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Saturday, February 4, 2012

Can Biofuels Be Sustainable?



“Can Biofuels Be Sustainable?”
    The concept of biofuels as a sustainable resource is quite possibly the most important environmental question one could ask.  A question of such complex nature deserves ample research and careful consideration.  Especially subjective is the use of the word sustainable.  In this context, it is meant to be taken quite literally.  However, it is my interpretation that quite simply:  YES.  Biofuels CAN be sustainable.  Unfortunately, society demands an explanation of an ironically less utilitarian nature.
The simple “yes” answer that I gave before can be summed up rather simply.  The question of biofuel is inferring a comparison to that of conventional means of generating mass energy, being coal, oil and natural gas.  We know that eventually these nonrenewable resources will run out, leaving us feeling rather empty.  However, by using various forms of biofuels, we can rest assure that as long as we grow the necessary crops, our energy needs will be secure, hence, the simplistic nature of biofuels’ sustainability.
Sadly, more often than not, the definition of “sustainable” is skewed.  Within the article, we are given many examples of why or how rather biofuels at this stage of the game are financially upside down.  This brings up a critical issue that most novel concepts must in some way address.  I am of course referring to the concept of “is this going to pay for itself?”  I call it the “is this going to pay for itself?” concept because that’s what is most commonly thought of, voiced, and ultimately what makes people’s minds for them in terms of political and economic thinking.  When thought of rationally, this makes very little sense.  For instance, does a sports car “pay for itself”?  No?  Why would you expect clean energy to do the same?  This absurdity lends itself nicely to the question of biofuels.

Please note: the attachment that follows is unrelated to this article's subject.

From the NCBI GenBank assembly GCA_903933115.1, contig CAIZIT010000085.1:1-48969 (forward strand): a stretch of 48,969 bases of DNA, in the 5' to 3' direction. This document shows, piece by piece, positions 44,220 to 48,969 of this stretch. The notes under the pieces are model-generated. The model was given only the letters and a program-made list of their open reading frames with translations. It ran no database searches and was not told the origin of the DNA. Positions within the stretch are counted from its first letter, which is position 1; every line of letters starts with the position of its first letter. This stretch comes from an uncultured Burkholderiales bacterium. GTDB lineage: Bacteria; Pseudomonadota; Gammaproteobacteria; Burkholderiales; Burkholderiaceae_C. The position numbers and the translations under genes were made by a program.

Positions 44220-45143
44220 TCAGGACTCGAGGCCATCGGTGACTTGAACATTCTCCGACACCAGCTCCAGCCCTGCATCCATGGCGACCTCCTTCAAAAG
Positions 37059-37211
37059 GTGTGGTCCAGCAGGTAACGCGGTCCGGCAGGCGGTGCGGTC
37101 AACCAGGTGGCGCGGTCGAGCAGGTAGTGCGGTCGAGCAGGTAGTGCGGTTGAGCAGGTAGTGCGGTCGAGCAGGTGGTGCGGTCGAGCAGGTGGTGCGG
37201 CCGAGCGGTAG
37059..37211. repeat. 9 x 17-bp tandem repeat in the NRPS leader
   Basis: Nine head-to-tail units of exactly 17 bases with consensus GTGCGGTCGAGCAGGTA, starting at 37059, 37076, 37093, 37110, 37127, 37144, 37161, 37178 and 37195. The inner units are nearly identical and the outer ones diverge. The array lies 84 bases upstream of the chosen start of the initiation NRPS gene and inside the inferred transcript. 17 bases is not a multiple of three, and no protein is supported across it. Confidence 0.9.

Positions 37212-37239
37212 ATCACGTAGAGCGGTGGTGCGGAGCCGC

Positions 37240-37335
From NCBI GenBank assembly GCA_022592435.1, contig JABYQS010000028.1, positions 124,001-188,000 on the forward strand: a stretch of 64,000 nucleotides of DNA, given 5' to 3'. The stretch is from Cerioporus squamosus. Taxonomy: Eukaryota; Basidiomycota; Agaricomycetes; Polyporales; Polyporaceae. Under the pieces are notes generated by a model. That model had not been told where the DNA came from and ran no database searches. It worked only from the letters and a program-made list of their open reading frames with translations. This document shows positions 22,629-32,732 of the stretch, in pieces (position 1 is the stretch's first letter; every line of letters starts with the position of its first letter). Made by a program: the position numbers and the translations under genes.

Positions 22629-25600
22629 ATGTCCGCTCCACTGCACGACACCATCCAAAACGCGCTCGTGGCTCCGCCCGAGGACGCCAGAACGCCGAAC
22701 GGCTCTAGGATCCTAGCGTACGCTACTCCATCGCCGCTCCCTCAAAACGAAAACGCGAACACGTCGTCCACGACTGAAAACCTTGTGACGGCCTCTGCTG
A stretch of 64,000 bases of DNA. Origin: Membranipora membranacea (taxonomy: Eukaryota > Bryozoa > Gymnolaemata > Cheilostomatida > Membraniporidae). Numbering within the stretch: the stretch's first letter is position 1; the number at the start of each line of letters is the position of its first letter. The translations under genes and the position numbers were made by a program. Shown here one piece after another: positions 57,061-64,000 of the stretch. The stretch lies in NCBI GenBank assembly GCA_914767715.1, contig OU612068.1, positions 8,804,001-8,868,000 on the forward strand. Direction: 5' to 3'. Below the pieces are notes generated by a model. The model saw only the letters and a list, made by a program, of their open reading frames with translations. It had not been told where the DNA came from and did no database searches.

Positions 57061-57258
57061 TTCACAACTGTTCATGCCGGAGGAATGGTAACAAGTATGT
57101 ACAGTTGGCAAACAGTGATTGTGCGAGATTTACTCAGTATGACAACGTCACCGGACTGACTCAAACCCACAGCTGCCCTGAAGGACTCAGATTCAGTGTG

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    Can biofuels be sustainable?  Yes.  Can they be expensive?  You bet they can.  But in the long run, the sustainable nature of biofuels has less to do with economics and more to do with climate change, energy security and overall quality of life.

Climate Change
It is known that human activity is contributing significantly to the amount of carbon being released into the atmosphere.  Technically, the rate at which this is happening as a result of our non-renewable energy use is unsustainable.  Biofuels harness the power of perhaps nature’s greatest gifts, while emitting up to 80% less greenhouse gas into the atmosphere.  In terms of climate change, it is apparent that biofuels are the most sustainable solution to conventional woes of current industrious achievement.  Also of great importance to be noted is that there are little to no requirements of change on the behalf of industry itself.  Only the fuel itself is what changes, not the machines, nor the operators used to carry out given tasks.
Climate change is certainly the skeleton of the environmental model we examine today.  It is the effect in cause and effect.  Without consequences of this nature, perhaps we would go on using fossil fuels and other nonrenewable sources until the last drop was had.  Ironically, it is climate change that has communicated many of the dangers associated with the burning of non-renewables and thus, given us more reason to seek alternatives. 

Energy Security
            The future of the world’s energy needs has been more than hazy over the last century.  Questions about where fuel would come from to power our machines in the coming years are important ones that aren’t likely to disappear without proper research and development of biofuels.